The whole thing is so bloody tedious. I’ve had a very hard time accepting the long-term collateral damage of breast cancer treatment, of which fatigue is only a part, albeit the part that has had the largest effect on my life. I’ve berated myself more times than I care to think for failing to accept how much my life has changed. But you know what? The hell with all that. The hell with acceptance. I don’t like battle metaphors and I don’t like being referred to as a ‘cancer warrior’ for all sorts of reasons. But I’ll be damned if I’m going to stop fighting fatigue, and instead keep fighting with myself about accepting it. Screw that. I think I have demonstrated beyond a doubt that I have plenty of goddamned willpower. That’s not the point, evidently. The point is that it’s an unfair fight. But I’m at least as stubborn as the fatigue is, and I’m going to keep kicking its miserable ass, even when it knocks me on mine. So there. Insert your favorite expletives. PDQ on Cancer Related Fatigue

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Jody Schoger — Her Words & Her Example

It’s been just over a month since my friend Jody died on May 18, 2016 of metastatic breast cancer. What would have been her 62nd birthday is coming up at the end of this week. Like many of us who were privileged to know her, I am still reeling from her loss.

It still hurts too much to talk at any length about how much our friendship meant to me. The photo I have posted here is from a conference we attended together in 2011. What you don’t see in the photo is me, sitting just to her right, delighted after months of a flourishing virtual friendship to have met her in person and indeed to have shared a hotel room with her at this conference. My heart aches and my eyes fill with tears just typing these words. I have to stop for a few minutes now to weep, again.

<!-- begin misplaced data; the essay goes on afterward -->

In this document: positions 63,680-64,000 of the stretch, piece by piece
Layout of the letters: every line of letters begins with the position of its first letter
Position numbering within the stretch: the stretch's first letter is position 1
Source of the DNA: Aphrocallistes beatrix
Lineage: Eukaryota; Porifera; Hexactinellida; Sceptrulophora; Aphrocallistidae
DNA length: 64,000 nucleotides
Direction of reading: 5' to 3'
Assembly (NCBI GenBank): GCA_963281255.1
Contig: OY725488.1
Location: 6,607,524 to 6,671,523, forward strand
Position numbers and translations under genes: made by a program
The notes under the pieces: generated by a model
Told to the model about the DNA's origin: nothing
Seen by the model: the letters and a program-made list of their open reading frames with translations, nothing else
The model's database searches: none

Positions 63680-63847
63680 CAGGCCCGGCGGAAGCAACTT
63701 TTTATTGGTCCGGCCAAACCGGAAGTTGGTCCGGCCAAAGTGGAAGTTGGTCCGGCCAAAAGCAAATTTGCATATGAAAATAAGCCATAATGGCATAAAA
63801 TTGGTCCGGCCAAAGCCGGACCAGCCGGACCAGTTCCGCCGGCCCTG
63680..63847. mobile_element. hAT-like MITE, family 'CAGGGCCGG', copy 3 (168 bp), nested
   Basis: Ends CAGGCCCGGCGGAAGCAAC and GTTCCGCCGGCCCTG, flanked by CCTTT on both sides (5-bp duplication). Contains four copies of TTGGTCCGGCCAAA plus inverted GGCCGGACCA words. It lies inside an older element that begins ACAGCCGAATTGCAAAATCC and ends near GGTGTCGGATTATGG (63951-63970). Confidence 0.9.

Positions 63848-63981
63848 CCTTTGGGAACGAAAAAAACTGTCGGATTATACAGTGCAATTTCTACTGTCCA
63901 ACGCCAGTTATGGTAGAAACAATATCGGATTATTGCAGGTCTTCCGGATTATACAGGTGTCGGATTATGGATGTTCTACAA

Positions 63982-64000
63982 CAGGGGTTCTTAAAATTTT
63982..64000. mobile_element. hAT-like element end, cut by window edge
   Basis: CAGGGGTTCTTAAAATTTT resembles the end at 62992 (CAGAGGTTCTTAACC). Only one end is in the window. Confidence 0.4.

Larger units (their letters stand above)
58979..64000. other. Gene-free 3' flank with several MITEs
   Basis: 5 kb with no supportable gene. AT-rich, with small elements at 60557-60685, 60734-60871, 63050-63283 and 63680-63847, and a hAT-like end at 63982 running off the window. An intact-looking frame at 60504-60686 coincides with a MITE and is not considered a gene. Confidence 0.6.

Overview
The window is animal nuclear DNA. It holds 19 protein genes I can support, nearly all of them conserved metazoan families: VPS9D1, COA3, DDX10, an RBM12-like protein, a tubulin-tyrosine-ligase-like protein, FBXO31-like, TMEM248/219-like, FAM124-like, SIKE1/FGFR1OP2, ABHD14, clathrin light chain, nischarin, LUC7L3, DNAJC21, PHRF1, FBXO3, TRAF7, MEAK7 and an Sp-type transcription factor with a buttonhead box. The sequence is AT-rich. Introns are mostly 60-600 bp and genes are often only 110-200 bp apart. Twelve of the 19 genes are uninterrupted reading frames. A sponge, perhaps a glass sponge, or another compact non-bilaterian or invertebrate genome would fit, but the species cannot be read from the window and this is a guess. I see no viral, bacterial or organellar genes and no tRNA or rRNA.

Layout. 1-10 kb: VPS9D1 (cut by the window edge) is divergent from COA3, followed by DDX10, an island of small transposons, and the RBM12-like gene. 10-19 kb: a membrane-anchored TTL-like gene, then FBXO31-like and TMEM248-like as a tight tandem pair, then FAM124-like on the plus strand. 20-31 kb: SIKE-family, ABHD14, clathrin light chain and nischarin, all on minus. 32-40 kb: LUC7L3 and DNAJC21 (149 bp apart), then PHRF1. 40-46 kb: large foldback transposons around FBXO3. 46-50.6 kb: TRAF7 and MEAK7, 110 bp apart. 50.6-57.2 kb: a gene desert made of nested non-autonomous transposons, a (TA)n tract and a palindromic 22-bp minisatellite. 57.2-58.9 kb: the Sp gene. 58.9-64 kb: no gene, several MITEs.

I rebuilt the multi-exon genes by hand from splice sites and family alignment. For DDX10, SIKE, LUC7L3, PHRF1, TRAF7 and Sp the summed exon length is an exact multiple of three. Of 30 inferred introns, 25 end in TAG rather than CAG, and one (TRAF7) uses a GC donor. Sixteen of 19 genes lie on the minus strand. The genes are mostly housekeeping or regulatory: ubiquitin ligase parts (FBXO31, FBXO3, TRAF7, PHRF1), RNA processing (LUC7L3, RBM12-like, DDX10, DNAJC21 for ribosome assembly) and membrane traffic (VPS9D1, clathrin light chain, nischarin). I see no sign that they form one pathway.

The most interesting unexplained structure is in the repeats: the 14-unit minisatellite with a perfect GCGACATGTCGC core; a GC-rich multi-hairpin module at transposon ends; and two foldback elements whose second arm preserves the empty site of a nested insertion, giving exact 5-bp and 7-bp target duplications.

What I want to say is that, if you are looking for an example of how to be in this world, you need look no further than to follow Jody’s example. No one occupied the community of breast cancer awareness and advocacy with more genuine kindness, compassion, and clarity of vision than Jody. She offered empathy and support to all who needed it, at any and every stage of breast cancer and treatment, without judgment. She accepted everyone with an open heart, wherever they were at in dealing with their experience. When she shared information, you could be certain it was well-researched and based on scientific evidence. She was never shrill. She believed in research. She did not countenance the ubiquity of pink merchandising or the marketing of breast cancer as some kind of happy pink sorority. Nor did she waste time pounding on doors that were closed to genuine awareness. She did not suffer fools, but welcomed open minds and hearts. She believed that knowledge is power.